PENNSYLVANIA -- Elizabeth Jovanov
has racked up nearly $20,000 in fines to date because of her son’s refusal to have Slim – their 2-year-old Staffordshire pit bull terrier – put to sleep.
“Me putting my dog to sleep is like me putting my kid to sleep. I’d pay a lifetime of fines before I’d let that happen,” said Traian Jovanov
, 20, of North Pine Street.
City health officer Mark Thompson ordered Elizabeth Jovanov to have the dog put down after the dog allegedly attacked U.S. Postal Service employee Andrew Debalko while he was delivering mail on May 31.
She was caring for the dog because her son was jailed on a probation violation.
The dog attacked people “without provocation on three occasions over a 30-month period, inflicting bodily harm on each,”
according to a citation Thompson filed on June 15 with District Justice Joseph Zola.
The citation, which carries a $600-per-day fine for each day of the violation, states that Jovanov was charged with failing to comply with Thompson’s order to euthanize the dog.
The fine stands at about $19,800.
Good luck getting her to pay it.
Three unprovoked attacks by a dangerous dog can result in mandatory euthanasia, although the officer may direct that the dog be euthanized after only one severe attack, the city’s new dangerous dog law states.
An employee at Zola’s office said no plea had been entered on the “failure to euthanize” citation or two others related to the incident. A hearing is scheduled for 11 a.m. July 25.
Elizabeth Jovanov also was cited by Thompson for having an animal running at large, and by state dog warden James Spencer for harboring a dangerous dog. Those charges carry maximum $300 fines.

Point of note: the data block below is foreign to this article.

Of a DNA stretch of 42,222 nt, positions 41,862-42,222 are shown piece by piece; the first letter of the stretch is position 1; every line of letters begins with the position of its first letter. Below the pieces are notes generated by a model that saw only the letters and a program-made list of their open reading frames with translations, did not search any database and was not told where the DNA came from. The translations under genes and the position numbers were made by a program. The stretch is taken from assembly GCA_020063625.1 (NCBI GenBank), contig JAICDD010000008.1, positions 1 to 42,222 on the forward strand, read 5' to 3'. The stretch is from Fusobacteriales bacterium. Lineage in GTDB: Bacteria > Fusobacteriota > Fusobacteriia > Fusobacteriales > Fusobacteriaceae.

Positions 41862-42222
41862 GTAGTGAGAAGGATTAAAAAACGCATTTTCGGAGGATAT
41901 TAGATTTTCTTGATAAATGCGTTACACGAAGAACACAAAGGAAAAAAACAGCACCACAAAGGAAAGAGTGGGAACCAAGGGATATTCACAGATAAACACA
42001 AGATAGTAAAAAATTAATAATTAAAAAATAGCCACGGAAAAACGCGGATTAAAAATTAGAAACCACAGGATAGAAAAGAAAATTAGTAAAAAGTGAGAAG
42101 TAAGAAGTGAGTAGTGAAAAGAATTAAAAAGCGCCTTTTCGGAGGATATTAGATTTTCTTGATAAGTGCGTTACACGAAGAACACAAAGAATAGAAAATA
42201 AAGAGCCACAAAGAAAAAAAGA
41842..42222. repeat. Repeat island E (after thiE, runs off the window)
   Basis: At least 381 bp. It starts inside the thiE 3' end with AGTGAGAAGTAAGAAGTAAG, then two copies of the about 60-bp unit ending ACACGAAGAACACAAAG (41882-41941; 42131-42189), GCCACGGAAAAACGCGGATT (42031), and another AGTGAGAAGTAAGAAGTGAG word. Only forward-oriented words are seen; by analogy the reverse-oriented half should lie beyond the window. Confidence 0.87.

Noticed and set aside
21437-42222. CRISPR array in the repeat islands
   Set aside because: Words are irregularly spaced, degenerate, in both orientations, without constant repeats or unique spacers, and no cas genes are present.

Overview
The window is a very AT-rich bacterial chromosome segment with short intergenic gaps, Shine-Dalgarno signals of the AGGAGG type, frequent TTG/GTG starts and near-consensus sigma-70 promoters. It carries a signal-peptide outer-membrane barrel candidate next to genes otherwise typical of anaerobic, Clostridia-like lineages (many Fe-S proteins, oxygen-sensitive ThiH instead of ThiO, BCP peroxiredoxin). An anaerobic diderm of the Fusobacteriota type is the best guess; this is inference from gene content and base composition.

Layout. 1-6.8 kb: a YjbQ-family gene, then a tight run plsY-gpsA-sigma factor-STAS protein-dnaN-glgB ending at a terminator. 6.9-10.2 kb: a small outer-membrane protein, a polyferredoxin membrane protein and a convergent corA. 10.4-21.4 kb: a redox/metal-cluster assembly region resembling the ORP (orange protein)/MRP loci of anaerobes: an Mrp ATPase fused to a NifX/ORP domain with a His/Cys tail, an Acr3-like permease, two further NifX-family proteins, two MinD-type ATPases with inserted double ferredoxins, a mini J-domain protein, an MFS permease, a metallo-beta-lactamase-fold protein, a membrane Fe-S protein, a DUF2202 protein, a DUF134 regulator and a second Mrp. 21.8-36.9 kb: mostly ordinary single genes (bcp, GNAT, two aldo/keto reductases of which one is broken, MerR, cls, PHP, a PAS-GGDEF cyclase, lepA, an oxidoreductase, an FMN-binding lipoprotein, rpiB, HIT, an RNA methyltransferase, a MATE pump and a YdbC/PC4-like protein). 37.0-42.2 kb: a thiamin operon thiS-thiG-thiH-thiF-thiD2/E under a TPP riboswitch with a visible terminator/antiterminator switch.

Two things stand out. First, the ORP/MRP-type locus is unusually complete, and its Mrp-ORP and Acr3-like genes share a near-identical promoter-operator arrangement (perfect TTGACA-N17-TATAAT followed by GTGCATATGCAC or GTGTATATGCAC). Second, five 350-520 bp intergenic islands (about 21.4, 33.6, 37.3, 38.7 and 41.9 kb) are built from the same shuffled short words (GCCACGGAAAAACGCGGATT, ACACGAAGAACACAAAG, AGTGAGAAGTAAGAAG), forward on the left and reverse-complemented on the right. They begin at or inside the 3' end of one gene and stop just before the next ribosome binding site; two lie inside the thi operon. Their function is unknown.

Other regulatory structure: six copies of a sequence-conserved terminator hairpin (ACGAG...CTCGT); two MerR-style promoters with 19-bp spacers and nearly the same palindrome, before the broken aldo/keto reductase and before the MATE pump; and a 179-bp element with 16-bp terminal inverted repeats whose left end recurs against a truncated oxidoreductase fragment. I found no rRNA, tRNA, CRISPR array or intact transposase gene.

Within 14 days of a city police or health officer’s determination that the dog is dangerous, the owner can appeal the determination to a three-member panel consisting of a local veterinarian, a dog trainer and someone experienced with various dog breeds.
Traian Jovanov said he was unaware of the city’s appeal process and doesn’t believe his dog is dangerous.
Thompson said the dog was loose and off the owner’s property when it bit Debalko, but Jovanov said the dog was leashed and bit the mailman when Debalko put his hand near the dog’s face while handing mail to Jovanov’s sister.
Debalko did not return a call seeking comment.
Jovanov said he doesn’t believe his dog was at fault in that incident or in two previous attacks in 2003 and 2004.
Jovanov said a man with whom he was arguing in 2003 kicked his dog in the face while getting on his bicycle, and that the dog jumped around the man but never bit him.
He said a man delivering laundry to his parent’s tenants in 2004 was bitten after he entered the back yard of the residence, even though signs were posted warning people of a dog on the premises.
However, the 2004 bite victim – Christian Rubio of Beaver Meadows – told a reporterhe never entered the yard, that the dog was loose in front of the house and that there were no warning signs posted. Rubio’s name appears on a witness list for the July 25 hearing.
For the 2003 incident, Traian Jovanov was charged with and pleaded guilty to failure to have his dog licensed and vaccinated against rabies. For the 2004 incident, he was charged with and found guilty of failure to keep his dog under control and have it vaccinated.
Jovanov said his mother, who had hip surgery last week and was unavailable for comment for this story, told him she would handle the current legal situation.
He said he hopes the order to euthanize the dog isn’t enforceable because the law went into effect after the 2003 and 2004 incidents.
Jovanov said he wants to move to the Poconos so the dog can have space to run and not be subject to “unfair” city laws. He said he accepted the dog from its previous owners when it was about 7 months old and showed signs of abuse. He said he intended to give the dog away, but fell in love with it and couldn’t bear to part with it.
“You can come back two years later and I’m still going to have this dog. I might be racked up with fines, but I’ll still have this dog,” Jovanov said.
(Indiana Gazette - July 7, 2005)